Gifts show trust in School of Medicine education

Brothers Eric Nguyen, M.D. (B.S. '07; M.D. '12), and Don Nguyen (B.S. '08) were accepted at several Virginia colleges, but they chose Virginia Commonwealth University to study biology. They liked the experience so much, said their parents Hang and Duc Nguyen, Ph.D., that when they both decided to go to medical school, the VCU School of Medicine was the obvious choice.

Eric Nguyen, who earned his VCU medical degree in 2012, is completing an internal medicine residency at Eastern Virginia Medical School in Norfolk, Va., and Don Nguyen expects to earn a dual degree in medicine and a master's in health administration at VCU in 2014.

"The School of Medicine welcomed our sons just as this country welcomed my wife and me from Vietnam," Duc Nguyen said. "This country was generous to support us, and we both feel it is important to give back. We're glad to support the school in this way, in appreciation of what our sons experienced."

The elder Nguyens have given generously to VCU through the 2009 establishment of the Nguyen-Ninh Partial Scholarship in the College of Humanities and Sciences' biology department, to which they continue to contribute. Awarded to undergraduate biology majors with excellent academic standing who demonstrate financial need, the scholarship benefitted three students so far.

The couple's most recent gift of $15,000 to establish the Nguyen-Ninh VCU School of Medicine Endowed Fund will be directed to priority needs as determined by the dean.

"It is a remarkable vote of confidence when parents acknowledge the excellence of our educational programs with a gift that will help secure the future of medical education on the MCV Campus," said Jerome F. Strauss III, M.D., Ph.D., dean of the School of Medicine. "We are proud to have earned their trust."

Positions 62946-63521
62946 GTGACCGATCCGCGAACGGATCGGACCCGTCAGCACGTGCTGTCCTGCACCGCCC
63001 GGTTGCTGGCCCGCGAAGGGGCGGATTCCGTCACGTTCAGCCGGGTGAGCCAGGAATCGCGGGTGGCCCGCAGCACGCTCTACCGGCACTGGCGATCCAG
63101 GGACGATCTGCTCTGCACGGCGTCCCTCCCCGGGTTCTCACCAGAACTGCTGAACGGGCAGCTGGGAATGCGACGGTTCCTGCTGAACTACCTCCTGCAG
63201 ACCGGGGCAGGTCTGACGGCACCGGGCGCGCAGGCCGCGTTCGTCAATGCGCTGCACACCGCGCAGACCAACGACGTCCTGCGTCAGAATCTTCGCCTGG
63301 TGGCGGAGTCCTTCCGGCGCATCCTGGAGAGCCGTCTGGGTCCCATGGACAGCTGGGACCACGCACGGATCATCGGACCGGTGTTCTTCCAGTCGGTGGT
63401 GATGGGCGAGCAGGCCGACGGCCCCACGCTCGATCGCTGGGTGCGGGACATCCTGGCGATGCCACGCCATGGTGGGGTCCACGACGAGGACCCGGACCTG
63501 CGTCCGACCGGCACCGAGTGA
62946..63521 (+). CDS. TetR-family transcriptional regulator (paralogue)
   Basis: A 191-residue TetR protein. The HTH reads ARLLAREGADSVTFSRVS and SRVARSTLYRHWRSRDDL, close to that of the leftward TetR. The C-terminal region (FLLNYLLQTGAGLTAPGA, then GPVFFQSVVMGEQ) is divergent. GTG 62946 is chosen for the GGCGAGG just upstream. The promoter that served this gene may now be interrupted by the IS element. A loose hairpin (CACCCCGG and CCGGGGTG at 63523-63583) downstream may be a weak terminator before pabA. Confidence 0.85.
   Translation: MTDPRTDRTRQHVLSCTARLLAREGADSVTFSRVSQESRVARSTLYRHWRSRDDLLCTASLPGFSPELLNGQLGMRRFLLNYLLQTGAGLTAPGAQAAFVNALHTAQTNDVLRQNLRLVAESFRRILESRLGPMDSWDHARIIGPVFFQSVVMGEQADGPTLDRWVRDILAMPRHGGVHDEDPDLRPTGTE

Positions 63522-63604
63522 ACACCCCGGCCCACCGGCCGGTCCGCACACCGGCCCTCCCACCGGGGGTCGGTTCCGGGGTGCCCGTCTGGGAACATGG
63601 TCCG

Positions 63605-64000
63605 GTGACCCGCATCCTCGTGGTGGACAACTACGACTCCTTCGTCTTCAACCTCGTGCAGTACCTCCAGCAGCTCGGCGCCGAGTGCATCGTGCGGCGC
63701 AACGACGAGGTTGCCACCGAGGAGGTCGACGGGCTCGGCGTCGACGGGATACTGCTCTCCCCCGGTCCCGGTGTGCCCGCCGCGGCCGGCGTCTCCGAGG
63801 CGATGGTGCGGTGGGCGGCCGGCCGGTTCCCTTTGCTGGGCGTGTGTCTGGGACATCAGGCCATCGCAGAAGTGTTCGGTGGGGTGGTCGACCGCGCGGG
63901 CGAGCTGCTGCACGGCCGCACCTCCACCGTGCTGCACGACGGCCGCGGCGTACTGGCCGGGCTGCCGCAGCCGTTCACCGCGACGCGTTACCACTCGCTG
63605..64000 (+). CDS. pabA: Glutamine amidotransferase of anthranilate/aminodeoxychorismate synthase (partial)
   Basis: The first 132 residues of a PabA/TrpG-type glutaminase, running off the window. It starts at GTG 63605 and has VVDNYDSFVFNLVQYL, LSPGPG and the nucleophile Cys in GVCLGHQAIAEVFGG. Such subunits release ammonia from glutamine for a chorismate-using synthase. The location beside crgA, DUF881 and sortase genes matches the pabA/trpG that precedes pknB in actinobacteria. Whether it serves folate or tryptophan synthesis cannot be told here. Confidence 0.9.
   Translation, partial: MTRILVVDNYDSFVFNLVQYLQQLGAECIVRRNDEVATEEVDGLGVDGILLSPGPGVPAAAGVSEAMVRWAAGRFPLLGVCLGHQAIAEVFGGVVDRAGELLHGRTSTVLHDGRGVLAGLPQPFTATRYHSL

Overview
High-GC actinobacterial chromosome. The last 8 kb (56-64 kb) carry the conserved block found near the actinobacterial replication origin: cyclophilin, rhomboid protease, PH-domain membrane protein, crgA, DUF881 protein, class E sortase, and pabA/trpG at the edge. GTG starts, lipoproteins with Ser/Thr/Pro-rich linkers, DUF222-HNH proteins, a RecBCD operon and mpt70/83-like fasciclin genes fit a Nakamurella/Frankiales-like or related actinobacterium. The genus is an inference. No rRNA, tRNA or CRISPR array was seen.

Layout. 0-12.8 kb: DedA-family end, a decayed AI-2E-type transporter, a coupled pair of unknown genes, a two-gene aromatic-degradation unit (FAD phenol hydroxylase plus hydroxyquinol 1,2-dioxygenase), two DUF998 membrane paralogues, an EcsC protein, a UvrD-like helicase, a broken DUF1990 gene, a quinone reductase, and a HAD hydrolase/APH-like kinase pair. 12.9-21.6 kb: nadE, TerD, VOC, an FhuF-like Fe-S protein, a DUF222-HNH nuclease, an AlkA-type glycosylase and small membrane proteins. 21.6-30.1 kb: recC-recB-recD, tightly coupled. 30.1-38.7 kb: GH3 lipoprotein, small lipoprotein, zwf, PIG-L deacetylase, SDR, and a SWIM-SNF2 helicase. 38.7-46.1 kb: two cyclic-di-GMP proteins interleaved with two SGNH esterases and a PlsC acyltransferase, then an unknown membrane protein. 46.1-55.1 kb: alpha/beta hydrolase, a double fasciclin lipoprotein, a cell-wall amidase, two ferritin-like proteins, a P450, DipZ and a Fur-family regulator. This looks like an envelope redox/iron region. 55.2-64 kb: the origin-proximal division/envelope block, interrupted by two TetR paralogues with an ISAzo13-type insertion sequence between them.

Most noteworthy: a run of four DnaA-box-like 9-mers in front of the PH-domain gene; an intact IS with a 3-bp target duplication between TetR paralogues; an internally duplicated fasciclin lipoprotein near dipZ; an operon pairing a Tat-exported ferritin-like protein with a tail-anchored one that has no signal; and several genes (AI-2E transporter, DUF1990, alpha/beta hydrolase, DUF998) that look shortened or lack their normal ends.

Duc Nguyen, a civil engineering professor at Old Dominion University, and his wife, Hang, a systems analyst who has been employed as a subcontractor for the U.S. Navy, have learned a lot about American philanthropy during their 28 years in the Norfolk and Chesapeake, Va., areas, Duc Nguyen explained.

"American generosity goes beyond the immediate family," he said. "That's one thing we've learned. We, too, want to give back to society in some small way. We hope others will do the same. In whatever amount they can. It doesn't have to be big. We will continue to contribute to VCU in the years ahead, and we also plan to include VCU, ODU and other charity organizations, in our revised will.

"We've prepared our sons to contribute to their community and to society in general, after they finish their training and are in a better financial situation. They both spent a lot of time at VCU and enjoyed their education and their experiences there. To us, it's very important to give back."

To learn more about the School of Medicine, contact Tom Holland, associate dean for development, at (804) 828-4800 or